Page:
The CBO says the Bipartisan Health Care Stabilization Act of 2017 would cut the deficit by $3.8 billion over ten years and would not substantially change uninsured rates.[cite]Bipartisan Health Care Stabilization Act of 2017. CBO.[/cite]

In other words, this bipartisan fix would cut spending without decreasing the number of Americans covered. It does this while at the same time ensuring out-of-pocket cost assistance for those with incomes between 100% – 250% of the poverty level.

This is great news for those who want to see the insurance markets stabilized and deficits cut, but don’t want people to lose health insurance or cost assistance.

READ THE CBO REPORTBipartisan Health Care Stabilization Act of 2017.

BACKGROUND ON THE BILL: The Bipartisan Health Care Stabilization Act of 2017 was introduced last week by Republican Senator Lamar Alexander and Democratic Senator Patty Murray. It would restore cost-sharing reduction (CSR) subsidy payments to private insurers (who, in return, help lower-income people buy insurance by offering lower out-of-pocket costs on plans). This fix was brought to the table after President Donald Trump announced he would no longer make these payments to insurers. Learn more about the ongoing cost-sharing reduction debate here.[cite]CBO report: Bipartisan Obamacare fix would reduce federal deficit by $3.8B over the next decade. Reuters article, published on AOL.[/cite]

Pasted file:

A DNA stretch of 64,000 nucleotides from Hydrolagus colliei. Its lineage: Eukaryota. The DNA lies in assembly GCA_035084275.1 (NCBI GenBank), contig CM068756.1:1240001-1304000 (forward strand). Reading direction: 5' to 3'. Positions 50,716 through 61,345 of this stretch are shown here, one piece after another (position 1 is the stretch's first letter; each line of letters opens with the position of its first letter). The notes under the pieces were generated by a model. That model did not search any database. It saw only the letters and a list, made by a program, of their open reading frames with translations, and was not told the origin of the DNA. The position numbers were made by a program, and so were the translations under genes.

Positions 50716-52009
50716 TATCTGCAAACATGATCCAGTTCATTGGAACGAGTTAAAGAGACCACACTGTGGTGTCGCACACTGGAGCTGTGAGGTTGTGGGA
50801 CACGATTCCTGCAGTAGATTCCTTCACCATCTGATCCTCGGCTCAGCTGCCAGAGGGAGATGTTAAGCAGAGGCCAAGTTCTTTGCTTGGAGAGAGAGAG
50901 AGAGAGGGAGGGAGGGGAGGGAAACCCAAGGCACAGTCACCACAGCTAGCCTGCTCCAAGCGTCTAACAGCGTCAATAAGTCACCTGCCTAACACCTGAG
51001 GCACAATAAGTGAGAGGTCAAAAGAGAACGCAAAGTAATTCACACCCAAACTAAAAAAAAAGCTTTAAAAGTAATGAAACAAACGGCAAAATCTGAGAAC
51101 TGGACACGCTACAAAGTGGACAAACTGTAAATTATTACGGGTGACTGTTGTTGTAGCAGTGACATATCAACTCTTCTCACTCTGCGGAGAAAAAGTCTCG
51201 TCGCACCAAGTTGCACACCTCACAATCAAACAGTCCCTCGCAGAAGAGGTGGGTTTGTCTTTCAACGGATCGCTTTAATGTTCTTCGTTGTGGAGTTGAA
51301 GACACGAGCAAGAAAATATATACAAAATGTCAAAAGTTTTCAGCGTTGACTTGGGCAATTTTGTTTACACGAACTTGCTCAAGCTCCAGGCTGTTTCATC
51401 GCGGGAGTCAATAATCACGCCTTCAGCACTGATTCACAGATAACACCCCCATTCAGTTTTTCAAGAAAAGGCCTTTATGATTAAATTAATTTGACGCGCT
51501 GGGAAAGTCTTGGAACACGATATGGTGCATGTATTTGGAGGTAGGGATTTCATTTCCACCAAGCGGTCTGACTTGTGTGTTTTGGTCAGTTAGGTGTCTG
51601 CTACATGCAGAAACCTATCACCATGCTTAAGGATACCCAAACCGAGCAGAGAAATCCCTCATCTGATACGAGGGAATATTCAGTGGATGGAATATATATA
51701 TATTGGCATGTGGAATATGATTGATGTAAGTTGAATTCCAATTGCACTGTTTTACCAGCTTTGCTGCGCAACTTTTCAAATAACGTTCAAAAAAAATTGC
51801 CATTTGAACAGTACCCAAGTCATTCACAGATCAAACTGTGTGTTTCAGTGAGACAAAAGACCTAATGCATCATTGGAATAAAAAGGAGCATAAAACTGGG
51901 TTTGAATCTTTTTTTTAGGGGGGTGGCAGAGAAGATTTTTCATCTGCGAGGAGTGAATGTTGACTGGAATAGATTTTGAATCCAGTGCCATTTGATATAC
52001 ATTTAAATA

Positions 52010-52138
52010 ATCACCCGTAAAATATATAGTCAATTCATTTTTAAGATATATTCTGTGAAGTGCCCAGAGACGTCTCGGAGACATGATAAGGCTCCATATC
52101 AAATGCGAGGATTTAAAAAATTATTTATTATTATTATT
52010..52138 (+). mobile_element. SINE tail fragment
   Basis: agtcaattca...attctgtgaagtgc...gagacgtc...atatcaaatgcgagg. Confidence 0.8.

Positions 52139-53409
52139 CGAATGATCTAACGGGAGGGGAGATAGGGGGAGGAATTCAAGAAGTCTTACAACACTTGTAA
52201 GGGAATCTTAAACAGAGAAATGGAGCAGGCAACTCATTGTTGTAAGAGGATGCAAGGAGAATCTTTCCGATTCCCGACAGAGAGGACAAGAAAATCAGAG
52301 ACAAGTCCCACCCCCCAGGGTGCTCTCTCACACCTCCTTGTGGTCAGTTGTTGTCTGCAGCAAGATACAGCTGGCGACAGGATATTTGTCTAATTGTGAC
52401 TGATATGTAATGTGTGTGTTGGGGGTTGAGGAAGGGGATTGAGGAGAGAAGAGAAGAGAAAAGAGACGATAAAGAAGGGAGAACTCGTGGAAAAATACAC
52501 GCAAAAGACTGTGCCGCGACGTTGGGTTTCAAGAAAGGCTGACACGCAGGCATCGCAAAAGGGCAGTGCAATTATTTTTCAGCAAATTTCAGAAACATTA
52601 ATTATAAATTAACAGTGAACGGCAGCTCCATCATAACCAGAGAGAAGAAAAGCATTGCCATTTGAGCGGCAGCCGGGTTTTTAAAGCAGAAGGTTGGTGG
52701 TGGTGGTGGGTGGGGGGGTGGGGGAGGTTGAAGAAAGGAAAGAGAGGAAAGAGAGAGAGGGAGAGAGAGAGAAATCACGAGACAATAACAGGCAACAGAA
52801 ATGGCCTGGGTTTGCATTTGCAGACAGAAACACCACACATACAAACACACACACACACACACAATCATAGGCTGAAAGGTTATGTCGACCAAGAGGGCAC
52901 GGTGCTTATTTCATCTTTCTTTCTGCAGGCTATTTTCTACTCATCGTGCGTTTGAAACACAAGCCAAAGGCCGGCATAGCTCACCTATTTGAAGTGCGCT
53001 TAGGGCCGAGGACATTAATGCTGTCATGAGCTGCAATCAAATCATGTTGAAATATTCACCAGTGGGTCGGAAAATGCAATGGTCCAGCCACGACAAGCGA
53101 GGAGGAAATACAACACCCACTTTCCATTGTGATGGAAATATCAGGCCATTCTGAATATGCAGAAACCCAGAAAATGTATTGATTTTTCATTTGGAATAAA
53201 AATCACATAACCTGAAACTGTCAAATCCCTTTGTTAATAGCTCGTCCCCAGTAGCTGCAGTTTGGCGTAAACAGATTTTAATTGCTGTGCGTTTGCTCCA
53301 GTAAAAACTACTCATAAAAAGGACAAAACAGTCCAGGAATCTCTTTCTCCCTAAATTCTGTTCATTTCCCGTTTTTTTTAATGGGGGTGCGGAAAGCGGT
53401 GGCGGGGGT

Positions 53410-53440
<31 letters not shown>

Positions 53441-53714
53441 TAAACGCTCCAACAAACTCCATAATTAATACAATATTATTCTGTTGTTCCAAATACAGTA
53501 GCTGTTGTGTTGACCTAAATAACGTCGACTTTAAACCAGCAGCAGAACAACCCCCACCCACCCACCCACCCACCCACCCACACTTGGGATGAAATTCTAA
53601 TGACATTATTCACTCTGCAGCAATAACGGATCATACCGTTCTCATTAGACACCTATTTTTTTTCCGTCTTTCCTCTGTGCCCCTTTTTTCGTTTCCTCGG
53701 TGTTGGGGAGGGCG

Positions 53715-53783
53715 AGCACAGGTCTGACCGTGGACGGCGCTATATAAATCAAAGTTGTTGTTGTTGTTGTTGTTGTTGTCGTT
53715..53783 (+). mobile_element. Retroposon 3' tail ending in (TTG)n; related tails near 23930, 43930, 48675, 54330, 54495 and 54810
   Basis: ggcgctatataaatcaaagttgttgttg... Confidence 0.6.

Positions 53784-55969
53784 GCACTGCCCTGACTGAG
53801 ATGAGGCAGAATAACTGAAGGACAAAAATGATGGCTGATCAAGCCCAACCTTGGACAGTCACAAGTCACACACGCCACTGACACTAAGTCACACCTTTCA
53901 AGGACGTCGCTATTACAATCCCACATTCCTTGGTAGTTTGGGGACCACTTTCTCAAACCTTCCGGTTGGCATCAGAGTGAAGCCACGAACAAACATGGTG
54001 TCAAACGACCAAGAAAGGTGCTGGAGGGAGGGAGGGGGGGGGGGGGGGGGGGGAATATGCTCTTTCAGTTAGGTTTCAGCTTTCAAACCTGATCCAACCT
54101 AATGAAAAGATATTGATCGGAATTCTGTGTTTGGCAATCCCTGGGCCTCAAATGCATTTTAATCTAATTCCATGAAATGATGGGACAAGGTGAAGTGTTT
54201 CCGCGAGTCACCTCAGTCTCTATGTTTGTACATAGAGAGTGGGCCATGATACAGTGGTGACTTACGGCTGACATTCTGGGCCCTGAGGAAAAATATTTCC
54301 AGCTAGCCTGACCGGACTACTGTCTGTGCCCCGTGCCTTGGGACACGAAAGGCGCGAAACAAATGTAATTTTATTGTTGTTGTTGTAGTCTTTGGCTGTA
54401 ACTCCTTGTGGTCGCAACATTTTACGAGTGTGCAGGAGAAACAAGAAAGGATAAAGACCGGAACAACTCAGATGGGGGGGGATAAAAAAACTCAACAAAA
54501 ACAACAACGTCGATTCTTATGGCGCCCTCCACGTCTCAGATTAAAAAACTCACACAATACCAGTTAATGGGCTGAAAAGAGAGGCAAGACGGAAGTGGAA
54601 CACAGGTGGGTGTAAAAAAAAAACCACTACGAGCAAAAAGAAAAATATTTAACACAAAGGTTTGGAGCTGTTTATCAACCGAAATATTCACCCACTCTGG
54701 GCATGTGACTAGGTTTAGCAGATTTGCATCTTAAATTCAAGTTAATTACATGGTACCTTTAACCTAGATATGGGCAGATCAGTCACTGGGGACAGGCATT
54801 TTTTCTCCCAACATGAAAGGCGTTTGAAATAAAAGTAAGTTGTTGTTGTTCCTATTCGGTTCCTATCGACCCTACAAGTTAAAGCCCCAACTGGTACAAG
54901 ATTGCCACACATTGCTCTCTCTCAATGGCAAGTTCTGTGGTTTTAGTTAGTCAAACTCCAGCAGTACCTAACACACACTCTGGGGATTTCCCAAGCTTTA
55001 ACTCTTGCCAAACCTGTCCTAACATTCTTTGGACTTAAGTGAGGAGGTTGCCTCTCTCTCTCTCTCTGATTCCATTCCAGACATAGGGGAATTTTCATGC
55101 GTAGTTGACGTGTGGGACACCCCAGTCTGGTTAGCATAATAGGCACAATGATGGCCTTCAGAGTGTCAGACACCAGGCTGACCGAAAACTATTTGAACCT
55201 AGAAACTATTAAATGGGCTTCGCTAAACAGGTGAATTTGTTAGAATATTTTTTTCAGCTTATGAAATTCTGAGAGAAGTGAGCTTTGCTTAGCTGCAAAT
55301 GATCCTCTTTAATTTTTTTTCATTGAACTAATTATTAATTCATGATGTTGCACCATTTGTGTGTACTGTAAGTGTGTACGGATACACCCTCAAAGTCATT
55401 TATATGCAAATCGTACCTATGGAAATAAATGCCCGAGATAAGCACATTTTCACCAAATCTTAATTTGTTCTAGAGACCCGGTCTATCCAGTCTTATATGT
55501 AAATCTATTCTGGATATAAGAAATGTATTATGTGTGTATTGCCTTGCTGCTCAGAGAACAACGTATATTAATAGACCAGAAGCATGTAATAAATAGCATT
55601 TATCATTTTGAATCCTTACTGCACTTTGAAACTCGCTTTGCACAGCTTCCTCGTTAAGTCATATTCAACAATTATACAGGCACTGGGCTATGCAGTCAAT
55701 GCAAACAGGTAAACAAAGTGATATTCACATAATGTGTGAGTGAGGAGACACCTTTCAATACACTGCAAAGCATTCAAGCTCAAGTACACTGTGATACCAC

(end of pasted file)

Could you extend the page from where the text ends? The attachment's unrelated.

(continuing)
“On net, CBO and the staff of the Joint Committee on Taxation (JCT) estimate that implementing the legislation would reduce the deficit by $3.8 billion over the 2018-2027 period relative to CBO’s baseline. The agencies estimate that the legislation would not substantially change the number of people with health insurance coverage, on net, compared with that baseline projection. Enacting the legislation would affect direct spending and revenues; therefore, pay-as-you-go procedures apply.

CBO and JCT estimate that enacting the legislation would not increase net direct spending or on-budget deficits in any of the four consecutive 10-year periods beginning in 2028.”

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